SGLT2 Inhibitors May Reduce Diabetic Retinopathy Risk, Study Finds

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The risk of diabetic retinopathy appears considerably lower in SGLT2 inhibitor users than in DPP4 inhibitor users among patients with type 2 diabetes.

Eye | Image Credit: Marc Schulte/Pexels

Credit: Marc Schulte/Pexels

The risk of diabetic retinopathy appeared lower in patients with type 2 diabetes (T2D) treated with sodium-glucose cotransporter 2 (SGLT2) inhibitors than those receiving dipeptidyl peptidase 4 (DPP4) inhibitors, according to new research.1

Across the nationwide cohort in Taiwan, the analysis showed the SGLT2 inhibitor cohort experienced a substantially lower risk of diabetic retinopathy, compared to those who used DPP4 inhibitors, across both the early and late stages of the disease.

“SGLT2 inhibitors appeared to decelerate the progression of diabetic retinopathy, irrespective of whether it was in its early or late stage,” wrote the investigative team, led by Tung-Min Yu, MD, PhD, division of nephrology, Taichung Veterans General Hospital.

Available treatments for ophthalmic diseases are generally focused on late-stage disease states. There are little to no effective treatments to reduce progression once diabetic retinopathy occurs, making preventive therapies critical for reducing vision loss. Adequate metabolic control is considered the treatment choice for the prevention of diabetic retinopathy, including intensive blood glucose and hyperlipidemia control.2

SGLT2 inhibitors are used in practice for cardiorenal protection but are considered to have additional benefits on various complications, including macular edema. For those with diabetes, both SGLT2 inhibitors and DPP-4 inhibitors are considered second-line, add-on oral hypoglycemia medications. However, there is little evidence on the effect of SGLT2 inhibitors on the progression of diabetic retinopathy, including early development and late progression.3

For this nationwide retrospective cohort study, investigators extracted secondary data from the Taiwan National Health Insurance Research Database (May 2016 – December 2018), identifying a total of 1,101,002 patients.1 After applying exclusion criteria, the study population comprised 31,772 SGLT2 inhibitor users and 202,052 DPP4 inhibitor users. Among those treated with SGLT2 inhibitors, 61.6% were men, with a mean age of 53.7 years and a mean duration of T2D of 6.7 years.

To achieve balance and account for heterogeneity, the team performed propensity score matching in a 1:1 ratio, adjusting for factors including age, sex, comorbidities, and anti-diabetic medication use. Propensity score matching left a total of 31,764 patients receiving SGLT2 inhibitors and 31,764 patients receiving DPP4 inhibitors in the study.

Upon analysis, investigators observed 919 diabetic retinopathy events among the propensity score-matched cohorts during follow-up. The overall incidence rate of diabetic retinopathy was 10.9 per 10,000 patient-years for SGLT2 inhibitor users and 15.6 per 10,000 patient-years for DPP4 inhibitor users.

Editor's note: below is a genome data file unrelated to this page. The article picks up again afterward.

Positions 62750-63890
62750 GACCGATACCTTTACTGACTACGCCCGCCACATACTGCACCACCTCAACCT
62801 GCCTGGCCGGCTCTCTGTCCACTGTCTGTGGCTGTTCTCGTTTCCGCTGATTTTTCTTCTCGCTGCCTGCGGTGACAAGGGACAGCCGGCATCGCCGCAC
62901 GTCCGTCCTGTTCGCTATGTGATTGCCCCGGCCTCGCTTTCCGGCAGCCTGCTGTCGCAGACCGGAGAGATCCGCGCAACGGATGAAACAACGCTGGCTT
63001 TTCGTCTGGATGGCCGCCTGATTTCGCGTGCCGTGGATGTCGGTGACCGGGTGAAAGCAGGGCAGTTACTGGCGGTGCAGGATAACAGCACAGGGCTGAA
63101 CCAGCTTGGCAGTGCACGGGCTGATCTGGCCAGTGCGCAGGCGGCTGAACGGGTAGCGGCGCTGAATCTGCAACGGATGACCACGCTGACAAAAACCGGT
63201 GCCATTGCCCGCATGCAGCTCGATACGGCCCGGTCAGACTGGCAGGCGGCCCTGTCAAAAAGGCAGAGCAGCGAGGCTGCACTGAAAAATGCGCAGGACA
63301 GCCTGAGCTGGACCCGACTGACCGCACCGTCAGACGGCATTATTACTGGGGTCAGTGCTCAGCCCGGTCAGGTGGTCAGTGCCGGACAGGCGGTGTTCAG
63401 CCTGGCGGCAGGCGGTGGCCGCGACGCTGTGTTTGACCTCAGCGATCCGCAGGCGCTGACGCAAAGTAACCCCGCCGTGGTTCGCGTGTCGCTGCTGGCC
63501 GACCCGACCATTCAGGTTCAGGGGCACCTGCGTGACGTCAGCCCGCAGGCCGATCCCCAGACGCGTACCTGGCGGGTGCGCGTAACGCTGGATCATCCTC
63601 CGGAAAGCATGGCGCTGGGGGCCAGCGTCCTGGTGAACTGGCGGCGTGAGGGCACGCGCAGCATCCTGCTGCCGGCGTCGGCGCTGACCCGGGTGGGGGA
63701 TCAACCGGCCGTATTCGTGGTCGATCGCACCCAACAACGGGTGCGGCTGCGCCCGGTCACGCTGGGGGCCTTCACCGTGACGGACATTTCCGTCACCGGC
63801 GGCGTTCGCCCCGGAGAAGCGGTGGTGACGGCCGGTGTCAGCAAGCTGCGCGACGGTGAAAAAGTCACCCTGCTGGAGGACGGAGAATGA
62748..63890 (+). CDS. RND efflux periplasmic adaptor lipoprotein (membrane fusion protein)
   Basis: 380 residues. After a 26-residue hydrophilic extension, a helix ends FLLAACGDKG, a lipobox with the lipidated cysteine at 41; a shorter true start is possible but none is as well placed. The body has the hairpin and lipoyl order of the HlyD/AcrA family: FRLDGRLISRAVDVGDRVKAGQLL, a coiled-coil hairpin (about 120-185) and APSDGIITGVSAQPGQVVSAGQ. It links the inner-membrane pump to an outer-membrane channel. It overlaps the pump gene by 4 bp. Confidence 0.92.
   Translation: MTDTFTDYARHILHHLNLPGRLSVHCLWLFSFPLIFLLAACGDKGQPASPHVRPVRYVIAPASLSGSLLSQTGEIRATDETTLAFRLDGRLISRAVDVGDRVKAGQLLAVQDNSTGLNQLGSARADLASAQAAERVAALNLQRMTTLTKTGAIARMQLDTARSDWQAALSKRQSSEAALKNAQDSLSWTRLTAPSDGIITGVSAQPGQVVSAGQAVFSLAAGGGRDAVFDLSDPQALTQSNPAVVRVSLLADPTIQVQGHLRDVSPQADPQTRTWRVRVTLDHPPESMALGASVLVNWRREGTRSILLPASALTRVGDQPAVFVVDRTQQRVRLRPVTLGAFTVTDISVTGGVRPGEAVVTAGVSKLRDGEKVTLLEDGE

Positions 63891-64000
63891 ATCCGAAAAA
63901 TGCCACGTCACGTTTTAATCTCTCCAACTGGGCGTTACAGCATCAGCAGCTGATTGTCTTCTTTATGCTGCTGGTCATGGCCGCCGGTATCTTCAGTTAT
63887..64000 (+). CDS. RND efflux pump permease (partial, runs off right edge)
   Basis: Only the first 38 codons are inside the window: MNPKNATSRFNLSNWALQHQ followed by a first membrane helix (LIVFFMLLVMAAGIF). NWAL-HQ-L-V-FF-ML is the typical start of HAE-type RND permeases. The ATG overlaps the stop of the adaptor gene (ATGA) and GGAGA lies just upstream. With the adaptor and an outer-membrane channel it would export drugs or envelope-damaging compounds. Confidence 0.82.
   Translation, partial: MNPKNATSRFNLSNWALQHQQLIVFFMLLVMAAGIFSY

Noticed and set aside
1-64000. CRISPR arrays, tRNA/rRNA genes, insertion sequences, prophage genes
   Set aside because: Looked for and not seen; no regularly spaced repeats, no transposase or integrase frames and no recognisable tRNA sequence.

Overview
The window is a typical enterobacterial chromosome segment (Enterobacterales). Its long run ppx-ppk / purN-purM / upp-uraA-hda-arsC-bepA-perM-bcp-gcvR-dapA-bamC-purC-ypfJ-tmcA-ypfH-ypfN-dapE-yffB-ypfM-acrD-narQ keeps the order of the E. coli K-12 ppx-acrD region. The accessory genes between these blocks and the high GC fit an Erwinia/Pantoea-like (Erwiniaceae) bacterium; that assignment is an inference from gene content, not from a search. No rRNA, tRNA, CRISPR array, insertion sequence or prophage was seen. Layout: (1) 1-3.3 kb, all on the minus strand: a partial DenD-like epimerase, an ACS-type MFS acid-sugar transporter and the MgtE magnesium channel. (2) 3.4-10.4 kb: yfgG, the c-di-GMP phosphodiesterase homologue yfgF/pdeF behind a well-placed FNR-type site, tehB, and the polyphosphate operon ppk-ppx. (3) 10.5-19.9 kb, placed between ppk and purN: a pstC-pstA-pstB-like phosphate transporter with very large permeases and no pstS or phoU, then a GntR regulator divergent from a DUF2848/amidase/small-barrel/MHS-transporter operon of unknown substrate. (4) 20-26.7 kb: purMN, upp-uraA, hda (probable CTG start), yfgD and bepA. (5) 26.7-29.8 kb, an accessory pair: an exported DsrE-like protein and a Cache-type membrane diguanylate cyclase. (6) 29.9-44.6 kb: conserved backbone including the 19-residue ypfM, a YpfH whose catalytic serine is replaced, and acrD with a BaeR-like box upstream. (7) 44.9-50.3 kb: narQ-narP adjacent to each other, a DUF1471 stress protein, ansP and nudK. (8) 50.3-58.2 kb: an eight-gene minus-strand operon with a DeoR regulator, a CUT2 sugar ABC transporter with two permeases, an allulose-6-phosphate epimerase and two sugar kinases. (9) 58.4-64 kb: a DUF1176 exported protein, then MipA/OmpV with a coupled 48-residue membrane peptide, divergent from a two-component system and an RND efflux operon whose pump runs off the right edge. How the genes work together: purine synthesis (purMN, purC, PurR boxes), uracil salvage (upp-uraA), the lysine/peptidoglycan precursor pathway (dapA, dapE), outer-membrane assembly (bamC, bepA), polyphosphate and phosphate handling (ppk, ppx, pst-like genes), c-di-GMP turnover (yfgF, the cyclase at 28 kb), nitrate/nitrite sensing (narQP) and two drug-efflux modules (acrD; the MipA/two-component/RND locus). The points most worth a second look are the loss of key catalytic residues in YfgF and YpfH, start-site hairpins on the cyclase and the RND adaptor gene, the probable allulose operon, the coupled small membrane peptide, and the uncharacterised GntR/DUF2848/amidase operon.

Among the total cohort, SGLT2 inhibitor users showed a significantly reduced risk of diabetic retinopathy (aHR, 0.68; 95% CI, 0.60 - 0.78), compared with DPP4 inhibitor users. Moreover, the SGLT2 inhibitor user cohort exhibited positive outcomes for both early-stage (aHR, 0.69; 95% CI, 0.60 - 0.81) and late-stage (aHR, 0.64; 95% CI, 0.55 - 0.73) diabetic retinopathy, compared with DPP4 inhibitor users (all P <.001).

Trends from the sensitivity and subgroup analyses were consistent with the primary analysis – data showed a significantly lower risk of diabetic retinopathy, regardless of sex, age <80 years, monthly income, hypertension, hyperlipidemia, and medicine use, among the SGLT2 inhibitor cohort, compared to DPP4 inhibitor users.

Yu and colleagues noted the translation of these findings, while providing valuable insights on the effect of these agents on diabetic retinopathy, is limited, given the lack of information on clinical factors, including glucose control, and the study’s inability to establish a causal relationship due to its observational design.

“Given the unavailability of HbA1c level measurements as a proxy for glycemic control in the claims database employed for this research, future randomized controlled trials are essential to corroborate these findings,” investigators wrote.

References

  1. Huang ST, Bair PJ, Chang SS, et al. Risk of Diabetic Retinopathy in Patients with Type 2 Diabetes after SGLT-2 Inhibitors: A Nationwide Population Cohort Study [published online ahead of print, 2023 Oct 7]. Clin Pharmacol Ther. 2023;10.1002/cpt.3074. doi:10.1002/cpt.3074
  2. Teo ZL, Tham YC, Yu M, et al. Global Prevalence of Diabetic Retinopathy and Projection of Burden through 2045: Systematic Review and Meta-analysis. Ophthalmology. 2021;128(11):1580-1591. doi:10.1016/j.ophtha.2021.04.027
  3. American Diabetes Association Professional Practice Committee. 16. Diabetes Care in the Hospital: Standards of Medical Care in Diabetes-2022. Diabetes Care. 2022;45(Suppl 1):S244-S253. doi:10.2337/dc22-S016
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